If it is determined that the change in motion vector is less than or equal to the threshold, on the other hand, step 410 proceeds to step 412 and a previously generated voltage gradient matrix is applied to adjustable lens 108, for example, by lens compensator 106 or optionally by motion compensator 104 (FIG. 1). Step 412 proceeds to step 420.

In step 414, the lens shift vector is determined from the corresponding motion vector, for example by lens compensator 106 or optionally by motion compensator 104 (FIG. 1). In step 416, the voltage gradient matrix is generated corresponding to the lens shift vector. In step 418, the generated voltage gradient matrix is applied to adjustable lens 108 (FIG. 1), via contacts 204 (FIG. 2B).

In step 420, it is determined whether the image capture process is complete. If the image capture process is complete, step 420 proceeds to step 422 and the motion adjustment process is ended. If the image capture is not complete, however, step 420 proceeds to step 424 to increment the index and steps 404-420 are repeated.

FIG. 5 illustrates adjustable lens 108 disposed above image sensor 510 and included as part of imaging device 500. The image sensor includes microlens array 502, color filter array 504, and pixel array 506. Incoming light 508 is focused by adjustable lens 108, so that individual rays 508 a, 508 b, 508 c and 508 d strike pixel array 506 at different angles. These individual light rays emanate from the focal center of virtual lens 206 of adjustable lens 108, using motion adjustment system 100 (FIG. 1). Imaging device 500 may include a CMOS imager or a CCD imager. Although not shown, adjustable lens 108 may be included as part of a film camera.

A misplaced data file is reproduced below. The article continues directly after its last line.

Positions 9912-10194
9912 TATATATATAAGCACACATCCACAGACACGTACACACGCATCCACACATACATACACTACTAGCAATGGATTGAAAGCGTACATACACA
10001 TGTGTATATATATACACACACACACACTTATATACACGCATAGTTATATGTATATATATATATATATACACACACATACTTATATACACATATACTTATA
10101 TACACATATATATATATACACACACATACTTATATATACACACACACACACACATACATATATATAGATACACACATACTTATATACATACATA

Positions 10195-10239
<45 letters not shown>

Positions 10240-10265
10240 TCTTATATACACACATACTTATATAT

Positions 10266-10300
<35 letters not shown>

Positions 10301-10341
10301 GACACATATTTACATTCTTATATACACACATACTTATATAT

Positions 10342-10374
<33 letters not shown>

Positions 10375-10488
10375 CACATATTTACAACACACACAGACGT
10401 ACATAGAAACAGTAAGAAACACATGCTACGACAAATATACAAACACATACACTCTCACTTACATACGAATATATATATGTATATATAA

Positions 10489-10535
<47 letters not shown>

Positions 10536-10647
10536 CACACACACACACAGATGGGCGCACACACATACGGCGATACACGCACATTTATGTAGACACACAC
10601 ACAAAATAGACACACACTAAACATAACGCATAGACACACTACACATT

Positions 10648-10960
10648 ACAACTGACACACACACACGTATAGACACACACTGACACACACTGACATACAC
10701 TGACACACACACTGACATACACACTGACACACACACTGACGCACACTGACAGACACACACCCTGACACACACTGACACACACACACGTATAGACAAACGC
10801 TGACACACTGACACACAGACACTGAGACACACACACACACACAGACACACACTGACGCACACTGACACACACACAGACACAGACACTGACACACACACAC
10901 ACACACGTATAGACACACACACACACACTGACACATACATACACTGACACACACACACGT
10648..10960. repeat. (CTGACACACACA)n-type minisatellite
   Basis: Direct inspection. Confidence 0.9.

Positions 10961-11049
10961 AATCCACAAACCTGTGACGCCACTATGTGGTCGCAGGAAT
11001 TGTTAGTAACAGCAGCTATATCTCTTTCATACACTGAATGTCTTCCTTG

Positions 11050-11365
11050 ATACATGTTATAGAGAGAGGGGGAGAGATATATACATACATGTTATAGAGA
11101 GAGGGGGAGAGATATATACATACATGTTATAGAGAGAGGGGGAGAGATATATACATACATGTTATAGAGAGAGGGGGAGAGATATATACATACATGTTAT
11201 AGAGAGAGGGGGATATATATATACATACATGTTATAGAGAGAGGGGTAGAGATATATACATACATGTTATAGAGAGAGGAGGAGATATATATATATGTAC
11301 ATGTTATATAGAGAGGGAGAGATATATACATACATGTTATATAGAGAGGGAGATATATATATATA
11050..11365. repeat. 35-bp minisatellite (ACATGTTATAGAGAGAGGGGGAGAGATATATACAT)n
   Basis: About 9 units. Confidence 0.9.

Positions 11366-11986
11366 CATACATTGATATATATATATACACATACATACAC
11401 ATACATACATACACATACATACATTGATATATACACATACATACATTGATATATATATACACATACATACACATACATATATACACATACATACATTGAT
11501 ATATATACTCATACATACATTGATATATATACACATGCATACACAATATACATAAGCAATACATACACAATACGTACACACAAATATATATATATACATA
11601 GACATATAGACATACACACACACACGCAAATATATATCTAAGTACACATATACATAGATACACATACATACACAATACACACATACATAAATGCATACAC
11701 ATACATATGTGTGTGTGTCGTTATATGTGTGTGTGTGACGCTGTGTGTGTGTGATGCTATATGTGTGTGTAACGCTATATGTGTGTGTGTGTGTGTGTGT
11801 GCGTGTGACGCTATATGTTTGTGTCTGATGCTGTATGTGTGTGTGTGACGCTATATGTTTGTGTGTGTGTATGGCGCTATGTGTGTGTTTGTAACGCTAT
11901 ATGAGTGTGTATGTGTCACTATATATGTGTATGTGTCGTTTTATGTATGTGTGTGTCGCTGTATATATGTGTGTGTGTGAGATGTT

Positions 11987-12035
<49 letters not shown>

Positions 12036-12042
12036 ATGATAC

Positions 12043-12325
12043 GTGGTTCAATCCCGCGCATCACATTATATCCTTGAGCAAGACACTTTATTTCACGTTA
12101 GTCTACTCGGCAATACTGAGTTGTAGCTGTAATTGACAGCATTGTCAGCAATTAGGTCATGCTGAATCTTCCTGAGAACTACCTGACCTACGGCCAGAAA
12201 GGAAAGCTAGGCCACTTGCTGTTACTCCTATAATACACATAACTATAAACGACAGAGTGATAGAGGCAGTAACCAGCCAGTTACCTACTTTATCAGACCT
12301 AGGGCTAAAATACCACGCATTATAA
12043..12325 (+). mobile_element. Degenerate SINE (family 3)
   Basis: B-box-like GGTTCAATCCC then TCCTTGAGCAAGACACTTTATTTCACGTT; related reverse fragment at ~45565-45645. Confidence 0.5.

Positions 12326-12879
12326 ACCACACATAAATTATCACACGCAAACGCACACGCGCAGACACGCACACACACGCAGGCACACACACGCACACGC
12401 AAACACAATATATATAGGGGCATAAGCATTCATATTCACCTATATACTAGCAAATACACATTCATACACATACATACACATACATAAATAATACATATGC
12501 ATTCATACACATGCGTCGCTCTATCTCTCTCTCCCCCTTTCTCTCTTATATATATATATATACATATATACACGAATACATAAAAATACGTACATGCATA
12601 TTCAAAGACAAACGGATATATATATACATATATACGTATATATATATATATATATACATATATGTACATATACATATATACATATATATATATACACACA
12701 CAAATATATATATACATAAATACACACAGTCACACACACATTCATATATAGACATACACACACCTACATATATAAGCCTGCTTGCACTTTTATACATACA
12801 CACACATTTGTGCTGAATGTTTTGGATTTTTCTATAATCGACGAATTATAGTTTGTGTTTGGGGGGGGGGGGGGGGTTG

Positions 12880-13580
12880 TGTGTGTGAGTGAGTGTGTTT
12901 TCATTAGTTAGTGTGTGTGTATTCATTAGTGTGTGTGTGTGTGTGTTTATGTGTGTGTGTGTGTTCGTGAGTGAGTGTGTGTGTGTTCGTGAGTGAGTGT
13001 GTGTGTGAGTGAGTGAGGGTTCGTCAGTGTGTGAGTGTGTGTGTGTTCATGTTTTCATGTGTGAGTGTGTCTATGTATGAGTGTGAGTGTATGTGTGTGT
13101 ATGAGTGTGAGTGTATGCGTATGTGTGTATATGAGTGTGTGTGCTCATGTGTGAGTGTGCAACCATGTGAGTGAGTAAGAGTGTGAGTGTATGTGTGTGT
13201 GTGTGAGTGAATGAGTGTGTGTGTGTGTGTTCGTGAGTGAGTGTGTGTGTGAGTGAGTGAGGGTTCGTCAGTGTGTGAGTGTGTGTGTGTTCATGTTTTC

FIG. 6 shows a typical processor-based system, designated generally as 600, which is modified to include motion adjustment system 100. The processor-based system 600, as shown, includes central processing unit (CPU) 602 which communicates with input/output (I/O) device 606, imaging device 500 and motion adjustment system 100 over bus 610. The processor-based system 600 also includes random access memory (RAM) 604, and removable memory 608, such as a flash memory. At least a part of motion adjustment system 100, CPU 602, RAM 604, and imaging device 500 may be integrated on the same circuit chip.

Although the invention is illustrated and described herein with reference to specific embodiments, the invention is not intended to be limited to the details shown. Rather, various modifications may be made in the details within the scope and range of equivalents of the claims and without departing from the invention.

Referenced by
Citing PatentFiling datePublication dateApplicantTitle
US8045048 *Nov 10, 2008Oct 25, 2011Nikon CorporationFocus detection device, focus detection method, and image pickup apparatus
Classifications
U.S. Classification348/352
International ClassificationG03B13/00
Cooperative ClassificationH04N5/23248
European ClassificationH04N5/232S